A 547Kb PDF of this article as it appeared in the magazine complete with images is available by clicking HERE
"Cheshire cat," Alice began rather timidly,"Would you tell me please which way I ought to go from here?"
"That depends a good deal on where you want to go," said the cat.
Where to Go with Your RTN?
To the centimeter and beyond? Then you’ll need to start with a centimeter-level network that can get you there. Though there are a lot of moving parts to a Real-time Network (RTN) and elements that require rigorous configuration, monitoring, and care, none carries as big a bite as the underlying geodesy.
The typical expectations for an RTN are to achieve centimeter-level precisions. The rationale for the development of a network and the expected cost-benefit hinges on such precisions. The network infrastructure must have centimeter-level positional integrity, both individually and collectively. Moreover, each of the continuously operating reference stations (CORS) has to be stability monitored to a few millimeters, and must have positional integrity relative to all other network CORS.
There are several approaches to this, the most fundamental element of an RTN. These range from treating the RTN as if it were in a geodetic vacuum to directly tying it to a national adjustment, with many variations along the way. Each approach can produce high precisions, and may be driven by direct user needs, lack of an involved qualified geodesist, or a need for expedience and simplicity. None of these approaches can magically remove the need for good surveying practices, or recommended field or office calibration (also called localization or adjustment depending on the manufacturer). Calibration will be examined in subsequent installments.
Where is Zero-Zero-Zero?
Just give me the coordinate! Gulp. What adjustment? What projection? Based on which control system? Tied to whose published values? According to who? These are common questions, and the answers typically involve ties to physical monumentation and published values.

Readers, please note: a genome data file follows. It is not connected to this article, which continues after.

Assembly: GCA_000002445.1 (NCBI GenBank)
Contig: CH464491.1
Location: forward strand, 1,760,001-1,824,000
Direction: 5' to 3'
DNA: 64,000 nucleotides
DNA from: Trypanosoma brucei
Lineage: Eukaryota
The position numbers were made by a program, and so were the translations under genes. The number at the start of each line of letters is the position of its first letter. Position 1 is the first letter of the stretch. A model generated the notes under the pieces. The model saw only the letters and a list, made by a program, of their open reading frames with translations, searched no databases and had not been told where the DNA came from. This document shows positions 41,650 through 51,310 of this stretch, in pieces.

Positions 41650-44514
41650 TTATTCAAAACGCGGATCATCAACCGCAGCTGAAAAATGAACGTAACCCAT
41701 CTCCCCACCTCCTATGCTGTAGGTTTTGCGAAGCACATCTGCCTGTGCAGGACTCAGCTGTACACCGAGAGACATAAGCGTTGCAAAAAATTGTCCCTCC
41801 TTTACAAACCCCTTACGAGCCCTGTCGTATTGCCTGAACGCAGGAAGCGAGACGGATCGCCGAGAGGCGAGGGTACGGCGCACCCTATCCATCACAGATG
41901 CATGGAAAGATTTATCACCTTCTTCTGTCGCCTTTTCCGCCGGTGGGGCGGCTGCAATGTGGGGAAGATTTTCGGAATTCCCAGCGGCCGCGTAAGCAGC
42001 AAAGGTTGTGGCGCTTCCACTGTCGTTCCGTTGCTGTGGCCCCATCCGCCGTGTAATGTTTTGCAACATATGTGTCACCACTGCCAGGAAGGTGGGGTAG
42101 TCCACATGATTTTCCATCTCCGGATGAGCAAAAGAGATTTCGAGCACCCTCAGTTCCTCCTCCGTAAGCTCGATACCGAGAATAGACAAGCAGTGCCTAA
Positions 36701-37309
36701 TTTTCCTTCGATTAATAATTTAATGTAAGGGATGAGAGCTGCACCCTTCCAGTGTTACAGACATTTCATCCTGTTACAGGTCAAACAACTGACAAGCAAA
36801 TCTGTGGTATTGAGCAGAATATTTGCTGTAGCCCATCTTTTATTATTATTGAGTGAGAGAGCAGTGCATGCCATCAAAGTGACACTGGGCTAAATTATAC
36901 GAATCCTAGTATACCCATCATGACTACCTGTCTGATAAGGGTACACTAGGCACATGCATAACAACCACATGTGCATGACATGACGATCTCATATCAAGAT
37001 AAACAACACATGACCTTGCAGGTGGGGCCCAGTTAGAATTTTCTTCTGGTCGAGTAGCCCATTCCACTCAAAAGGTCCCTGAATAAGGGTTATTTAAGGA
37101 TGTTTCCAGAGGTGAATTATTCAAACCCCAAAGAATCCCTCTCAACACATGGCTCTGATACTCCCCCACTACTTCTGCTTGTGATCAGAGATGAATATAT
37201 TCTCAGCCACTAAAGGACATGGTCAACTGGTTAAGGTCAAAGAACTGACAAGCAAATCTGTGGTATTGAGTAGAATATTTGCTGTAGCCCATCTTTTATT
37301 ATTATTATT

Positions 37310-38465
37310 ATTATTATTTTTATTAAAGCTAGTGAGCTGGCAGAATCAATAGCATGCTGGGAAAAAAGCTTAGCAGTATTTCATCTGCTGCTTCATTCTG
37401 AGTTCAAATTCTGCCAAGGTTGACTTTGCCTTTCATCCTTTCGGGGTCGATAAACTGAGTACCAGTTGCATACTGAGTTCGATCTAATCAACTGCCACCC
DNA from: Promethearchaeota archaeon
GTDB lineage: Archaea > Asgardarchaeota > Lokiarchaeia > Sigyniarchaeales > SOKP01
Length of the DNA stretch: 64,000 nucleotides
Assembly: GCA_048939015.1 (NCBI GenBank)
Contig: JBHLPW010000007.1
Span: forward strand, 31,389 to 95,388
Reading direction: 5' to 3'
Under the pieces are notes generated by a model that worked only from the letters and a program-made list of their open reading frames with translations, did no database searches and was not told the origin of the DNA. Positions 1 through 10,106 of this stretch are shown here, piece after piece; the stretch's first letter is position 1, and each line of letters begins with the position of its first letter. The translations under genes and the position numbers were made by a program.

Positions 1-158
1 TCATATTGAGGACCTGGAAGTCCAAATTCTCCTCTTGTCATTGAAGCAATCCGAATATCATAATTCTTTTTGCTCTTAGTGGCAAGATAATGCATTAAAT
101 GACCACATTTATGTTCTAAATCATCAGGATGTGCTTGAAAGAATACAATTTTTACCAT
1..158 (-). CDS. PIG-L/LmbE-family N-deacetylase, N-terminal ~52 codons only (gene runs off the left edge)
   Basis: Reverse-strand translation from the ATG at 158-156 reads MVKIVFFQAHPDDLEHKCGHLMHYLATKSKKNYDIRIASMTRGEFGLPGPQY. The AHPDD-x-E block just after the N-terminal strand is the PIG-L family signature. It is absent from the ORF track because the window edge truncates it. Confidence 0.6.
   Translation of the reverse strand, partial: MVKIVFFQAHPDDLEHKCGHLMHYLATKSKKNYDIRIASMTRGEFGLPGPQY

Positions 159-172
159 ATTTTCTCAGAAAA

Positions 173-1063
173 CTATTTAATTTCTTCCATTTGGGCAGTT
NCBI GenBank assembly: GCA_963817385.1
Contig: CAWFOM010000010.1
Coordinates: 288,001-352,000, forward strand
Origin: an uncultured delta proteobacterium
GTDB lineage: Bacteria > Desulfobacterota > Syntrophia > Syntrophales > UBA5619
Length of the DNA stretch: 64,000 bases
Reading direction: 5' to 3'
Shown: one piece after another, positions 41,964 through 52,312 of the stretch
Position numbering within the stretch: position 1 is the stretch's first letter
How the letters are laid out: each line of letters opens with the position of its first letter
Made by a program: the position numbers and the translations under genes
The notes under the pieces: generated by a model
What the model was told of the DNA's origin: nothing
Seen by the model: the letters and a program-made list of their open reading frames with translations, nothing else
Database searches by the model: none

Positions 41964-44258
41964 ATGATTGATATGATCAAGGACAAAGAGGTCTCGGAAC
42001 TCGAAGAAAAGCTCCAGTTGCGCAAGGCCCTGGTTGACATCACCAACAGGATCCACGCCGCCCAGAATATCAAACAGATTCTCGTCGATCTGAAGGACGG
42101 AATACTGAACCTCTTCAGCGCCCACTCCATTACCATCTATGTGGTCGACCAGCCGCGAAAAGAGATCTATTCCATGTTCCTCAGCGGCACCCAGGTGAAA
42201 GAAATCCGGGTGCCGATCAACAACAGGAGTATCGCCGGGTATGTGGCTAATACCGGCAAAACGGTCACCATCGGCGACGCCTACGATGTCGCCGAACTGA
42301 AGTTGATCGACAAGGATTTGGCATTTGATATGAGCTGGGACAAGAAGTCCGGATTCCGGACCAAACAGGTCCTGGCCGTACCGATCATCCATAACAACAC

GPS/GNSS deals with truly earthcentered systems and CORS are fast becoming primary monumentation reference systems. In many ways they can be simpler to understand than legacy reference systems. Just give me the latitude and longitude. Gulp. Which one? According to who? Which ellipsoid?
GPS/GNSS constellations are tracked relative to earth-centered reference systems. The orbital and ephemeral data are expressed in the terms of positions relative to an earth-center, typically the WGS84 ellipsoid. Geoid models and national geoid difference models are relative to such ellipsoids, though local geoid difference models may or may not. Geoids will be examined in subsequent installments.
The NAD83 earth-centered system was established with measurements taken in 1980. It was adopted internationally as the GRS80 (Geodetic Reference System 1980). The U.S. military, responsible for the GPS system, further refined the ellipsoid and called it WGS84. It is used by the military for all GPS tracking. Keep these two ellipsoids in mind; the GPS system "thinks" in WGS84, but U.S. surveying generally "works" in NAD83. Not really a problem; there is a transformation.
The U.S. military and many other regions of the world have adopted the WGS84 ellipsoid, but most other earth-centered reference systems in the U.S. are expressed relative to the NAD83 ellipsoid. There is a difference in the "center" of around 2m, but this is not a problem as the equipment and software are all capable of doing on-the-fly Molodensky (Google it!) transformations (Figure 1). This is wonderful, except that many mapping folks who leave their gear in WGS84 default settings wonder why they have a few extra feet of error when comparing to published NAD83 values. Just tell them that is why surveyors ought to be doing the mapping (just kidding).